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October 1, 2018

Tunnel Vision

by Chris

It’s so easy to get tunnel vision when you’re deep into a shot. I can get so focused on the arc of a wrist that I’m completely blind to the fact that the whole pose is wrong. I can be so concerned with my shot having a perfect beginning and ending that I forget that it needs to hook up seamlessly with the ones before and after. Losing sight of the big picture is something everyone is guilty of at one time or another. It’s important to learn how to recognize it when it happens, and how to deal with it.

The best thing to do is to just step away from your desk. Go for a walk and get some blood flowing. I’ve found that I just can’t solve an overwhelming problem in the place that it’s happening. The solution always comes to me when I’m out of that space and in a new environment. If I return to my computer without coming up with a fix, I instantly feel that cloud come over me again. Just because you’re away from your desk does not mean that you’re avoiding work; you’re doing what you need to do at that time. Don’t use this as an excuse to go play a video game or take a nap. There is a difference between active and passive rest, and too much of the latter can get you fired!

Asking a coworker for help is another tactic that’s under-utilized. I’m guilty of not doing this enough. When you’re stuck and lose confidence in the job you’re doing, it can be tough to reveal that to someone else. The good news is that no one will think less of you for it, since I guarantee it happens to them too. It says a lot about your character if you’re able to admit that you need help, and it will mean a lot that you trust their opinion. Unless you work in the most toxic studio ever, there’s no shame in sometimes leaning on your team. And if you’re a student or animating a personal shot, there are great online communities out there and you’d be surprised how many pros are willing to offer advice if you ask politely.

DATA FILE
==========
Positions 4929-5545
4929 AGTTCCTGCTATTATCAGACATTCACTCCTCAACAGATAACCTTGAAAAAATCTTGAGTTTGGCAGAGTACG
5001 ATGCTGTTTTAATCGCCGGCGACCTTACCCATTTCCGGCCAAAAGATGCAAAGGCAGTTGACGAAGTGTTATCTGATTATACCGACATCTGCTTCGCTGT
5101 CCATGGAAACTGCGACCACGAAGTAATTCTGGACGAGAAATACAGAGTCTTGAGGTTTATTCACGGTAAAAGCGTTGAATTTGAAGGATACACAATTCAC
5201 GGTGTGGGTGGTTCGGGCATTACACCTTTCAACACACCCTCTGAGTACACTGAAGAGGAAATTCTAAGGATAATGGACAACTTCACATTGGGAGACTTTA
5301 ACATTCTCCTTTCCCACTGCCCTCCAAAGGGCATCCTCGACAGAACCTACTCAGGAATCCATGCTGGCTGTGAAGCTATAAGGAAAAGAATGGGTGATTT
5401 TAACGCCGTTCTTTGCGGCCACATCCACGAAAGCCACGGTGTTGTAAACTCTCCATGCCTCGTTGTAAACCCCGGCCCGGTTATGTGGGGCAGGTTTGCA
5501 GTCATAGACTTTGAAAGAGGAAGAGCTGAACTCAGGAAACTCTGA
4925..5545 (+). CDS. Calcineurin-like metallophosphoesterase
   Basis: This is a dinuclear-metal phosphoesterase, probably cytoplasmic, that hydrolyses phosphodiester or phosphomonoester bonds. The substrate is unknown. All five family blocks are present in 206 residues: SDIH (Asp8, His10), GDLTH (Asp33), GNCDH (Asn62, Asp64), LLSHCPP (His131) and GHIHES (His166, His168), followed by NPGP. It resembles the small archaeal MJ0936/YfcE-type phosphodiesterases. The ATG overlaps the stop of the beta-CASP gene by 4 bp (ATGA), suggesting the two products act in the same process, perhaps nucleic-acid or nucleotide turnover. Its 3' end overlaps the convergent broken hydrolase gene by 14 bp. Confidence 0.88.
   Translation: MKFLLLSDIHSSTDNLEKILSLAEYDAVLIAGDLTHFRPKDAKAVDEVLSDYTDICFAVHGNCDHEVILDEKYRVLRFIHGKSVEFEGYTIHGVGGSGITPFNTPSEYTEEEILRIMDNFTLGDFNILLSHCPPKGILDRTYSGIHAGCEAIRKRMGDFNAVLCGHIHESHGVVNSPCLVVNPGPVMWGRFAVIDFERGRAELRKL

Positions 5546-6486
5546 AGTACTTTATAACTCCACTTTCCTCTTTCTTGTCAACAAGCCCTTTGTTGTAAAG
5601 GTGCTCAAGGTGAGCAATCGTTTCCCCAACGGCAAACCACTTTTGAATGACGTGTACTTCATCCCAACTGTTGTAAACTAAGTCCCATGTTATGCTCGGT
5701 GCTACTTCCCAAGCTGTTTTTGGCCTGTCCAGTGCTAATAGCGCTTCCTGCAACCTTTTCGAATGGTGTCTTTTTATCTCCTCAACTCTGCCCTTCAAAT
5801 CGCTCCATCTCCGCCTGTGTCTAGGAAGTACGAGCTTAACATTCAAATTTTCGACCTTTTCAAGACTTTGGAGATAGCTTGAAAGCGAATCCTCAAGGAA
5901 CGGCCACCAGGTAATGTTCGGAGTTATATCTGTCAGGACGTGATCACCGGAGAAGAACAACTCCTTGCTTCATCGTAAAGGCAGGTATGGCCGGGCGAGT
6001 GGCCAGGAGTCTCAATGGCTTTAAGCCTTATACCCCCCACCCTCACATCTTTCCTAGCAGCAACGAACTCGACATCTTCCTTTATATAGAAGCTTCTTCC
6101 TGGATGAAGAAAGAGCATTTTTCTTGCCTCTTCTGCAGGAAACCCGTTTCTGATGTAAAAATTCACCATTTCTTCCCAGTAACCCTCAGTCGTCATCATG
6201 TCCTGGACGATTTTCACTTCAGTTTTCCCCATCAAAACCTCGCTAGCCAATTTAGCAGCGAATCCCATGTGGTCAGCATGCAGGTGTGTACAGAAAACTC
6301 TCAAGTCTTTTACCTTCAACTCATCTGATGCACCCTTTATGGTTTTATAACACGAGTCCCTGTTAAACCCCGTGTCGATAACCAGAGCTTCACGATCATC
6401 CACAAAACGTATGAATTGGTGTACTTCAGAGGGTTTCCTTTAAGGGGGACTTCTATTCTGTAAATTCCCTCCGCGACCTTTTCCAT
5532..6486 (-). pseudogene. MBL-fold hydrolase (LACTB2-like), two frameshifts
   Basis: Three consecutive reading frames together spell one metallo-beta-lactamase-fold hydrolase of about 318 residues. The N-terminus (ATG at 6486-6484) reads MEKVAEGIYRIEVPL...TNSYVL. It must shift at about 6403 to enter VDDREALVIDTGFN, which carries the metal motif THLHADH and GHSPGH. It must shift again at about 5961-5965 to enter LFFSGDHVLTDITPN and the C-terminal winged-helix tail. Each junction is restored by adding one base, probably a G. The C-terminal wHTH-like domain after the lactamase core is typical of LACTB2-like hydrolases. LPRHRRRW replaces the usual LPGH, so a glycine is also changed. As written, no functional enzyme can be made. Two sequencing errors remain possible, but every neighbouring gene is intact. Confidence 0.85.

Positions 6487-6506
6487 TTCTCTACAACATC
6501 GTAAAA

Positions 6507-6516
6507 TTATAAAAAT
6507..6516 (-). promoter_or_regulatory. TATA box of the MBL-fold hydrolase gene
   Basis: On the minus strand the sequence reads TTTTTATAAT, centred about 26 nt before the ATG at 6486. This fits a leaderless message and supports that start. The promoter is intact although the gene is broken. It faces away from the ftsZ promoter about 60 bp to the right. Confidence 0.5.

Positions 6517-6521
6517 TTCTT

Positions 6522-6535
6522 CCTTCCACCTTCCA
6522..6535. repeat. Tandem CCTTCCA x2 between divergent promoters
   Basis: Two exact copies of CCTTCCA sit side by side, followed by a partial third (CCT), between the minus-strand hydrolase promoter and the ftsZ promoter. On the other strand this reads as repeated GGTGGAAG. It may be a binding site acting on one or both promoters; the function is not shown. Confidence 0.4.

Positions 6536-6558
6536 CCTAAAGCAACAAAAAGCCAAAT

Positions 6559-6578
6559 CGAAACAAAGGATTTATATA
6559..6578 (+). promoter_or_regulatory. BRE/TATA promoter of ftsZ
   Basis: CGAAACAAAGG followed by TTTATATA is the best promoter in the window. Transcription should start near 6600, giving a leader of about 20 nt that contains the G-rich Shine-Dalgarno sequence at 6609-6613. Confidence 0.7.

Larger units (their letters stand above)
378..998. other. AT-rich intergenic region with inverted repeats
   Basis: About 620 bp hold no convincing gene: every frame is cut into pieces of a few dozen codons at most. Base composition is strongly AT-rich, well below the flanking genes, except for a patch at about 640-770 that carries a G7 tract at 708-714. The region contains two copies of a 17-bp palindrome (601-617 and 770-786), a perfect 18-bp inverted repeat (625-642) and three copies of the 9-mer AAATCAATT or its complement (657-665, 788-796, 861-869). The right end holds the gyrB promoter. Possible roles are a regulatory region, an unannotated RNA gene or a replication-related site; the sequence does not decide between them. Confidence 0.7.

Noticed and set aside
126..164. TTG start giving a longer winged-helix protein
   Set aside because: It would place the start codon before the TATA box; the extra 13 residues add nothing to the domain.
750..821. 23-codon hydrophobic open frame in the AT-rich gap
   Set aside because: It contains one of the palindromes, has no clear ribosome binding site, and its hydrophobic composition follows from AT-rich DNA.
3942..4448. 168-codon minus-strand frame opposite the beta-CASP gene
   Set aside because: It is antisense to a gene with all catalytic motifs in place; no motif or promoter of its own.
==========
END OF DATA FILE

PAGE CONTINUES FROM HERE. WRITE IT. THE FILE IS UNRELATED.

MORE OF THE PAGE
If you have another shot to work on, “plate-spinning” can be a good way to avoid going too far down a single hole. There are times when your full, undivided attention is required, but it can be smart to set a time limit so that you’re forced to shift your focus. This keeps things fresh and wakes you up to the context that each shot lives in.

Sometimes none of this is working and you need to invoke the nuclear option: shutting it down for the night and walking away. I know that you want to keep going and muscle through, but there’s a good chance that you’ll be spinning your wheels or even going backwards. I’ve spent many late nights trying to hammer a shot into working, only to come back the next day to find that everything I did was wrong. But there’s the secret! Since I came back the next day, I could see what the problem was. The human brain (or mine, anyway) tends to absorb information passively over time. Using guitar as an example, I’ve come to expect that I’ll stumble over a new riff over and over again, not able to get my fingers to do what my brain wants. The next day, though, after I’ve slept on it and let my subconscious mind do it’s thing, the information has soaked in and I’m able to play it. So the next time you just can’t get your animation working and you’ve exhausted the other options, just cut your losses and shut it down.

This is not an excuse to procrastinate or get lazy and there definitely are times when you need to snap out of your funk and get the job done! You don’t want to be known as the guy or gal who’s never at their desk or constantly on a coffee break trying to “work up to it.” That perception can be very detrimental to your employment status if you’re not careful. These are methods for enabling the hard work to continue, not to avoid it. A strong work ethic is essential, and balancing that with the appropriate amount of rest is key.

Now that you’ve taken a break from your shot to read this, get back to work!


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